Evgenov et al. reply:

Saudek et al.1 express two major concerns regarding our analysis of their results. First, they object to our interpretation of their reported cellular iron uptake. We would like to point out that we did not interpret, but only reiterated their own statement that the reported amount of iron was unrealistically high: “If we assume that one islet is composed of roughly 3000 cells, this may represent approximately 90 pg of iron per cell. This amount is, however, much higher than that found in other cell types”1. We do not believe that it is reasonable for Saudek et al. to criticize us for simply repeating a statement from their own manuscript. Indeed, the authors provide some justification for this observation: “...some iron could remain trapped inside the islet, that is, did not enter the cells but was not washed out.” Although we do not object to this possibility, we believe that, until proven experimentally, it remains speculative.

Second, Saudek et al. express disappointment that we did not acknowledge their primacy on the use of magnetic resonance imaging for islet visualization. Fair scientific discourse is founded upon the responsibility for citing the work of others, both as a means of giving credit and as part of an open research dialogue. In agreement with this principle, we expressed our concerns regarding the statements and conclusions made in Jirak et al.1 Although we are not disputing the fact that their manuscript came out first, we would like to emphasize that, in our opinion, their publication has important shortcomings. T2 relaxation times in the hundreds of milliseconds showing no correlation with the number of labeled islets, different pulse sequences for experimental and control images, the unknown nature of the causes behind the reported detrimental drop in insulin secretion, and the absence of basic histological studies supporting the imaging data are a few of them. Consequently, we were reluctant to discuss this study in detail and focused only on some results relevant to our manuscript2.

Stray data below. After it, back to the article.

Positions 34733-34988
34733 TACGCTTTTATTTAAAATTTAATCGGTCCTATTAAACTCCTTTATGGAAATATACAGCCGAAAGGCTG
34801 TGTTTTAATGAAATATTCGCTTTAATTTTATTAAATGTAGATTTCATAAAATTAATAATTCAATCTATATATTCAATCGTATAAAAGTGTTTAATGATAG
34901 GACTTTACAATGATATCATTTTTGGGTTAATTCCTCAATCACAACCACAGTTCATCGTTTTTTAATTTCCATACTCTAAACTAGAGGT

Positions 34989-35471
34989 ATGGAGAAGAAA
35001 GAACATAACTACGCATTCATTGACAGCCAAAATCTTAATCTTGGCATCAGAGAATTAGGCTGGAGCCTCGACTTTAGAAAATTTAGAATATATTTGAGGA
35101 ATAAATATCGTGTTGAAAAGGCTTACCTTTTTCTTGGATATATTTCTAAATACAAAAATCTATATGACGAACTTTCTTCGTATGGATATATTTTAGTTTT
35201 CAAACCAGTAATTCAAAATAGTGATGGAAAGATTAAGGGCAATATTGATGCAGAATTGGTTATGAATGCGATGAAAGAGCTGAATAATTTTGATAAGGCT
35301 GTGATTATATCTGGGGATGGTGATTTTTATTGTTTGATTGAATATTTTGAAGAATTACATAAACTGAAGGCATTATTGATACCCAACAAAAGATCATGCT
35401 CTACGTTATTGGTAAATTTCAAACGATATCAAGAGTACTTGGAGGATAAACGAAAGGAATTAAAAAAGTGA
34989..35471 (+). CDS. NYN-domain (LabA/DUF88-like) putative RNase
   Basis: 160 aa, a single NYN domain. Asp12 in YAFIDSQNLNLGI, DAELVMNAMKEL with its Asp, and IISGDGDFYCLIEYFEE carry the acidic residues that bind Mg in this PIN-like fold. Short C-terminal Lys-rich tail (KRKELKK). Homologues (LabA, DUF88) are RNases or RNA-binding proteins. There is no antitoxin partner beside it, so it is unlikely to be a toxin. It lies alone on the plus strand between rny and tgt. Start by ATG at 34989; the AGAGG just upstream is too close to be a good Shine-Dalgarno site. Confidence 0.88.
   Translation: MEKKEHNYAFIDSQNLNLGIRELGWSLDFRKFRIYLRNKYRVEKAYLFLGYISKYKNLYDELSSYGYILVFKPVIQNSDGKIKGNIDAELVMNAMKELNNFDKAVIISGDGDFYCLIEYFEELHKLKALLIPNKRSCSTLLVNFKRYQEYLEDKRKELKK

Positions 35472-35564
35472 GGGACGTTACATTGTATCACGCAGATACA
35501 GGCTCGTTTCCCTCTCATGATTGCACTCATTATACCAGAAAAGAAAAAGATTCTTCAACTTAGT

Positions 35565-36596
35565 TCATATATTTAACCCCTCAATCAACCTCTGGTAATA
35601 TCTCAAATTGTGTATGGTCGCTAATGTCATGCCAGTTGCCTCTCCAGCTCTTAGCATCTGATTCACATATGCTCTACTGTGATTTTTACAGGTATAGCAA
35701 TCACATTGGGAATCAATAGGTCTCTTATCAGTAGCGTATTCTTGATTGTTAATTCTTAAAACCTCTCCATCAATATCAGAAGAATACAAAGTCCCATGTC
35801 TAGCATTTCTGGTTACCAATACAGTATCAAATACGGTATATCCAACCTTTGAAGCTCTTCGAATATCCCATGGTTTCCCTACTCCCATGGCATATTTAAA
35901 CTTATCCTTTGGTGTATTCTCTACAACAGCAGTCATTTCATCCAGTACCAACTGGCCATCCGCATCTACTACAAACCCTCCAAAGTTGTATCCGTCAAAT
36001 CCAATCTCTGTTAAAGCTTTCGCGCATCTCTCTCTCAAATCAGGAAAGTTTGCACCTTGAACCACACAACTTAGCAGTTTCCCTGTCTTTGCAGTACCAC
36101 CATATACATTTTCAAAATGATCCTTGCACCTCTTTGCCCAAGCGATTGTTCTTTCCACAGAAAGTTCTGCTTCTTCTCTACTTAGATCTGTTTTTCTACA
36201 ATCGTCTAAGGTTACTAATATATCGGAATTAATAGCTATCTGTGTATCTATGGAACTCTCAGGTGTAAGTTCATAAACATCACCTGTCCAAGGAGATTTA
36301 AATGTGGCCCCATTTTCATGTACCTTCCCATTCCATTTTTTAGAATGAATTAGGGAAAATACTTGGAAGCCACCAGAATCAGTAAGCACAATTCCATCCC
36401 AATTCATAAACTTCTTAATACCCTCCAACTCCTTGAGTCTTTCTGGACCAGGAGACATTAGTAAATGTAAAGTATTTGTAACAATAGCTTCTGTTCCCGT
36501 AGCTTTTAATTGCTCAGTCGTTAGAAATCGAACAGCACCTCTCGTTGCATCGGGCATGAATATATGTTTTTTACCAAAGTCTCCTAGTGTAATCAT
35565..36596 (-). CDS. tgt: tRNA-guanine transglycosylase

Noninvasive imaging of transplanted pancreatic islets has the potential to advance the successful implementation of clinical islet transplantation for diabetes treatment. Hence, the translation of this technique into clinical trials imposes a tremendous responsibility on researchers and requires a thorough and reliable investigation of all possible mechanisms behind islet labeling and all the consequences that it might have on patient health.